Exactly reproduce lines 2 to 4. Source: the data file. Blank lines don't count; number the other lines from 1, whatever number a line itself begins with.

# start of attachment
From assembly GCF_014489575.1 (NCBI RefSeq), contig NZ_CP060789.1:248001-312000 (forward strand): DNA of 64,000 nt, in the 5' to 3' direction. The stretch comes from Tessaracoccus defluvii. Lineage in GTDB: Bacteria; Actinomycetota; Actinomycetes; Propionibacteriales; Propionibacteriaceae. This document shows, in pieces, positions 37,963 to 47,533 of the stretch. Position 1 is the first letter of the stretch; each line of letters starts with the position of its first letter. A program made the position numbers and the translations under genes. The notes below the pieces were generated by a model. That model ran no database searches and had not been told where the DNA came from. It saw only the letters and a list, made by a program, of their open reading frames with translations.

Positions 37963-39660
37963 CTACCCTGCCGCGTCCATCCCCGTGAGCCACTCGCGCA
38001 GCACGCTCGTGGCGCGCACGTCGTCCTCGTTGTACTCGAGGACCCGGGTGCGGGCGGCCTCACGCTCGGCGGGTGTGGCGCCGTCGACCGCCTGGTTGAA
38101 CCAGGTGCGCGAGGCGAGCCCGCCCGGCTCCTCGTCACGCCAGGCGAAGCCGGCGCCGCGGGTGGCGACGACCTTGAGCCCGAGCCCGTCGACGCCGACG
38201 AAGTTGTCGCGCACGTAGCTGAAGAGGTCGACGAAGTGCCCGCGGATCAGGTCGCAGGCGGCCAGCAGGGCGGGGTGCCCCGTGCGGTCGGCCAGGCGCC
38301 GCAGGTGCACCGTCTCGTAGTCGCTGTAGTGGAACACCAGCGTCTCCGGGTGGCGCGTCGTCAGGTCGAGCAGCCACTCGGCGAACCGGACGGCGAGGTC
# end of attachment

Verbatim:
Positions 37963-39660
37963 CTACCCTGCCGCGTCCATCCCCGTGAGCCACTCGCGCA
38001 GCACGCTCGTGGCGCGCACGTCGTCCTCGTTGTACTCGAGGACCCGGGTGCGGGCGGCCTCACGCTCGGCGGGTGTGGCGCCGTCGACCGCCTGGTTGAA